never to return copy

Mary, 2 years old. Winnie holding baby Uncle Charly, and Charles. Photo and letter by Great, Great Grandpa Brown.


So, the overlaying letter reads ~

"Dear Sir
will you Kindly make enquiries Concerning my Son in Law. hear from Several of the Soldiers at the front that He was wounded and we have not received letters from him for 4 months. I am asking you to look into this affair because my Daughter is Simply pining away for news of some sort. Please do what you can for her you will greatly oblige

Yours Faithfully
M L Brown"

My Grandmother wrote the following note in her later years.

"Charles Parmiter was my father. He and his younger brother Phillip enlisted together in 21st of January 1915. Thet embarked per HMAT "Hoorata" on 24th of April 1915, and landed at Gallipoli as support troops. Phillip was wounded on 4th of August 1915 and was sent to Alexandra for treatment. He arrived home on 3rd of September, 1915. Charles was killed in action on 6th of August 1915. His widow Winifred (my mother) was not officially notified of his death until March, 1918."


No time to get to know.

No memories.

Just letters, and that photo of the day you left.

Only wretched stories.

A miserable death.

A pointless war.

The black hole of grief passed down.

Lest We Fucking Forget.

Great, Great Grandpa Brown wrote this letter to the Army on behalf of his Daughter, Winnie.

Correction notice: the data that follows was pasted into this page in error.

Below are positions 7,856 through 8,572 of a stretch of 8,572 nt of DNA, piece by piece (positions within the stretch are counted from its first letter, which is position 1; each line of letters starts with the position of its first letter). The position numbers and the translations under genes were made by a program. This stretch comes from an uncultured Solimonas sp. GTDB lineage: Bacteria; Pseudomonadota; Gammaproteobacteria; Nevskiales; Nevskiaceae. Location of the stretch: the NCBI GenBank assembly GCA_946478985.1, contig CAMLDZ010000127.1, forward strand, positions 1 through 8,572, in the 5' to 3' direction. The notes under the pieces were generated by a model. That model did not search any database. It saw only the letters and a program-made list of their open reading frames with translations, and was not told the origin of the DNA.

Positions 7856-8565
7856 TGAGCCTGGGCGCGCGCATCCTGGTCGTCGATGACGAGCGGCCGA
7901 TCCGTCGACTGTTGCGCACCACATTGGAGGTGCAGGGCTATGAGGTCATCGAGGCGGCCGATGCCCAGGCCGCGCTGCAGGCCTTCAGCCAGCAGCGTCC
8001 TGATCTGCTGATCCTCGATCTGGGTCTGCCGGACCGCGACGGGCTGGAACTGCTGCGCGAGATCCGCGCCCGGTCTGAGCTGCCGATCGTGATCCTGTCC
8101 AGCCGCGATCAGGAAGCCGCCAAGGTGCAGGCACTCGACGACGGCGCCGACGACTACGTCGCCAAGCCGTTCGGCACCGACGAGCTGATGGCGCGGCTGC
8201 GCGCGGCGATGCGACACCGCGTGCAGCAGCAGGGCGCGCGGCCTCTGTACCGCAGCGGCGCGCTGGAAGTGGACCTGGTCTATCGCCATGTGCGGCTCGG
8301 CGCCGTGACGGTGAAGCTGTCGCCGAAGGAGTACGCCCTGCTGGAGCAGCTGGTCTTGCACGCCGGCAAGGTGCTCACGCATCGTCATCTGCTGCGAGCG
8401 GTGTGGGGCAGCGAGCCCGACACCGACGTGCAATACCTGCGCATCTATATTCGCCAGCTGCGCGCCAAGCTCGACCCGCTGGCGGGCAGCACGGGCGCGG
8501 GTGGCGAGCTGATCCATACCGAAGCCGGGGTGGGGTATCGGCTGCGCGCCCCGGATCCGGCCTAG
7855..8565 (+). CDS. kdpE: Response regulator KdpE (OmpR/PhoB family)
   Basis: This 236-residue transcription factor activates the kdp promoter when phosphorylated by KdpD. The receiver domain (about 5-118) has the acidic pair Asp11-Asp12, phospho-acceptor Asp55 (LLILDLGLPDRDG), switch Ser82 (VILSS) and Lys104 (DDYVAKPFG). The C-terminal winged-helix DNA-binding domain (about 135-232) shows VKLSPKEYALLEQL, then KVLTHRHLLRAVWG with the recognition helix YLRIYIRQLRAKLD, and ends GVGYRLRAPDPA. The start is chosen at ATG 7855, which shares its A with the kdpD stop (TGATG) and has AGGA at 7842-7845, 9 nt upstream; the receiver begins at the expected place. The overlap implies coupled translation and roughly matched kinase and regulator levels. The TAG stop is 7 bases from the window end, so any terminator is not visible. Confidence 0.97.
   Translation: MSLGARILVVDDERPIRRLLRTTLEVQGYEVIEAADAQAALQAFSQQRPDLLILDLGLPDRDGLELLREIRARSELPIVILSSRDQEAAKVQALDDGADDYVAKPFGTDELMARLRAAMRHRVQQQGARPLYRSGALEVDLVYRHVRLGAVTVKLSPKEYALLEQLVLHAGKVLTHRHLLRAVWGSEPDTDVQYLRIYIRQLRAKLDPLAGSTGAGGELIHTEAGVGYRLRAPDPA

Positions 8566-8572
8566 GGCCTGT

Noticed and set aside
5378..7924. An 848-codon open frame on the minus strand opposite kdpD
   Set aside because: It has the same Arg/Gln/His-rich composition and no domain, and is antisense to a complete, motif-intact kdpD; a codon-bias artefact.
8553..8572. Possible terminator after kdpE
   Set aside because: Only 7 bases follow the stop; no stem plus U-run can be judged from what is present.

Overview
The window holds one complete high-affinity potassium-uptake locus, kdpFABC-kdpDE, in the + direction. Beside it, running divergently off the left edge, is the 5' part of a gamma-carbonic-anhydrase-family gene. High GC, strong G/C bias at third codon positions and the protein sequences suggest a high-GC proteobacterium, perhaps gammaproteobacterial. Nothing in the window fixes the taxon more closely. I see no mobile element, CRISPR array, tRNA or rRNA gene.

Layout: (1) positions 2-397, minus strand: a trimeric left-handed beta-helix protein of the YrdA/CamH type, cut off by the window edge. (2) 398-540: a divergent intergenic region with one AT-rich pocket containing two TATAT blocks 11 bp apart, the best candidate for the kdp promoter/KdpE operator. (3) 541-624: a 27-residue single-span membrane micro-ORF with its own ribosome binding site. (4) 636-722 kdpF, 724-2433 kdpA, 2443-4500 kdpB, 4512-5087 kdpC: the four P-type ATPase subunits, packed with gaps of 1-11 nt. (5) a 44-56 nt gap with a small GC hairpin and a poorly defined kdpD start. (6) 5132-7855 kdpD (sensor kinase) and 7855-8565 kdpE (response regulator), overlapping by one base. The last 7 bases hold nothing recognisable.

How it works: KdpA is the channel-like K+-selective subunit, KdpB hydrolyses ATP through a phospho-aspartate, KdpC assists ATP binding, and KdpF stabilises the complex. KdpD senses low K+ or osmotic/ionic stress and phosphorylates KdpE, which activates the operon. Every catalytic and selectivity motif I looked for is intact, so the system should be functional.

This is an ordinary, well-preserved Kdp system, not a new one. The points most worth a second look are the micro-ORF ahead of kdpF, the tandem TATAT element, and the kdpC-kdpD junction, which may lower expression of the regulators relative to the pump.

Yes, it's hard to read. Deliberately slow and tortuous. It is what it is. It must be. As was, and will be again.

There are quite a few letters, but I chose this one because, firstly, it's the most powerful. And, it's written by the Photographer, Great, Great Grandpa Brown. I've tried to see him in Charlie's eyes. Looking into the eyes of a dead man. I know he's there.

Without confirmation of his death for three years, Winnie didn't get support from the Government. She lost their house and moved in to her Dad's, with the two little ones.

The organisation, Legacy helped enormously and my Grandmother was forever grateful to them. The Red Cross played a big part in her Time.

Mum reckons Winnie was a tough lady, scary at times. Grandma was too. I have dedicated this to them.

Here's to the Forgotten.

No good comes from War.


Technical information.

'Life-size', giclée print, mounted on aluminium. No frame.